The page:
Supreme Court Holds that Purchasers of Defaulted Debt on Their Own Account are Not Debt Collectors as Defined by the FDCPA
In Henson v. Santander Consumer USA, Inc., the United States Supreme Court was asked to decide whether a company that purchased defaulted debt from the originator, and that the company intended to hold and collect, is a debt collector pursuant to the Fair Debt Collection Practices Act (FDCPA). The FDCPA defines “debt collector” as “any person who uses any instrumentality of interstate commerce or the mails in any business the principal purpose of which is the collection of any debts, or who regularly collects or attempts to collect, directly or indirectly, debts owed or due or asserted to be owed or due another.” See 15 U.S.C. § 1642a(6).
Prior to the Supreme Court’s ruling, a split existed amongst the circuits. Some, like the Fourth Circuit that decided Henson before the Supreme Court, held that a company such as Santander did not qualify as a debt collector because it did not regularly seek to collect debts owed another. Others, such as the Seventh Circuit, held that Santander would be a debt collector because the definition of “creditor” excludes one who receives an assignment or transfer of a debt in default solely for the purpose of facilitating collection of such debt for another. See 15 U.S.C. § 1642a(4). Fortunately for creditors, the Supreme Court sided with the Fourth Circuit.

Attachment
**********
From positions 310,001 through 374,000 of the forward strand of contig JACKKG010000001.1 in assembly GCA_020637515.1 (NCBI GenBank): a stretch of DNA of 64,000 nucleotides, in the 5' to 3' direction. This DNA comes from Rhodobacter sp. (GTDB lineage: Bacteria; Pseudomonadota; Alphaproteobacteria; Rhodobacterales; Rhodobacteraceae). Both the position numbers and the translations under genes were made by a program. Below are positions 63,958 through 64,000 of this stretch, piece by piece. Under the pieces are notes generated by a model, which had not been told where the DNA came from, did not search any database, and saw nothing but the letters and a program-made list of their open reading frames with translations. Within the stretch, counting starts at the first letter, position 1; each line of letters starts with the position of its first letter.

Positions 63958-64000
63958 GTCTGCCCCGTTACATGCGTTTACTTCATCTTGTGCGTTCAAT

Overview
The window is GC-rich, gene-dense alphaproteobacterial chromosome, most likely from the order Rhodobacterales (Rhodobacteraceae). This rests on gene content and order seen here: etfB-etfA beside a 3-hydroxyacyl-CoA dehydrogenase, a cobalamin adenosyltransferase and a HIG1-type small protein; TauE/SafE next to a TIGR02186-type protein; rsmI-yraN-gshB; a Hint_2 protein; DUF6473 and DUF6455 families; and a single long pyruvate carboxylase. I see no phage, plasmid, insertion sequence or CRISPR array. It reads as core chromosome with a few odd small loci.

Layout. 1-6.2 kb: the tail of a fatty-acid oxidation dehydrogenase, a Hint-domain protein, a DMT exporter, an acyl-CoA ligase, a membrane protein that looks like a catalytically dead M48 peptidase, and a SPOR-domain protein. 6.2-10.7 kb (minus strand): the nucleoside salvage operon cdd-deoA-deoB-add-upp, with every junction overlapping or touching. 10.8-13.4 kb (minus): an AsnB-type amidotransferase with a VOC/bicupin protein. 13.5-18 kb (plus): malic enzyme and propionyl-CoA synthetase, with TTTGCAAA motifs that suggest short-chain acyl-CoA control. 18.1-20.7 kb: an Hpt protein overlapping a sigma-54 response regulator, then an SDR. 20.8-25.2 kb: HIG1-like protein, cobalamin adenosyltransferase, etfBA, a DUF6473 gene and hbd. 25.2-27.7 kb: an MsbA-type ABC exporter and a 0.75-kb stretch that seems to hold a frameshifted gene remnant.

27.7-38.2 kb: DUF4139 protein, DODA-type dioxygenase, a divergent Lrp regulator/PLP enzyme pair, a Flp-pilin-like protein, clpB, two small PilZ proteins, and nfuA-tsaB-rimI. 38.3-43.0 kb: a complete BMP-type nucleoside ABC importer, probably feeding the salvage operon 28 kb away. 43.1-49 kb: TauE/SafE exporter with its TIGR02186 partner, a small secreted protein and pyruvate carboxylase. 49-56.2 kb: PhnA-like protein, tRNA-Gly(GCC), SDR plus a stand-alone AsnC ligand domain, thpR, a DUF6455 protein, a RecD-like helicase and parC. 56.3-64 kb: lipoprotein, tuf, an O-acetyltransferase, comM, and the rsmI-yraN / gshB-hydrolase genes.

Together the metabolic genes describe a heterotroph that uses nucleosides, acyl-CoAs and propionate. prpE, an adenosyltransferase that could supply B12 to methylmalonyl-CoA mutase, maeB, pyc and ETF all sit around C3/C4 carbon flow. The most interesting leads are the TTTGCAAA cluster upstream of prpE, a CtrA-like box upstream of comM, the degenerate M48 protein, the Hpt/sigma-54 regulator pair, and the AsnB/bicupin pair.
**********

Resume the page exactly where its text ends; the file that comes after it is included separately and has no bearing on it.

In writing for a unanimous court, Justice Gorsuch focused on the “owed . . . another” language of the statute. “After all, the Act defines debt collectors to include those who regularly seek to collect debts ‘owed . . . another.’ And by its plain terms this language seems to focus our attention on third party collection agents working for a debt owner—not a debt owner seeking to collect debts for itself.” Justice Gorsuch continued, “Neither does this language appear to suggest that we should care how a debt owner came to be a debt owner—whether the owner originated the debt or came by it only through a later purchase.”
The opinion also focuses on the very cause of the split between circuits—the exclusion of defaulted debt from the definition of “creditor.” Again, Justice Gorsuch focused on the language stating that the defaulted debt is assigned or transferred “‘solely for the purpose of facilitating collection of such debt for another.’” Thus, if a company purchases debt, even defaulted debt, on its own account and works to collect that debt, it is a creditor and not a debt collector for FDCPA purposes.
This holding will benefit creditors who buy debt, including defaulted debt, and who found themselves subject to the FDCPA before this opinion. Such creditors will be exempt from the FDCPA because the statute applies only to debt collectors. This does not give creditors a free pass, however. State and federal laws regarding unfair, deceptive, or abusive acts or practices still remain on the books and often apply to both creditors and debt collectors alike. However, the Supreme Court’s common-sense holding should provide regulatory relief to a number of creditors that did not originate the debt that they own.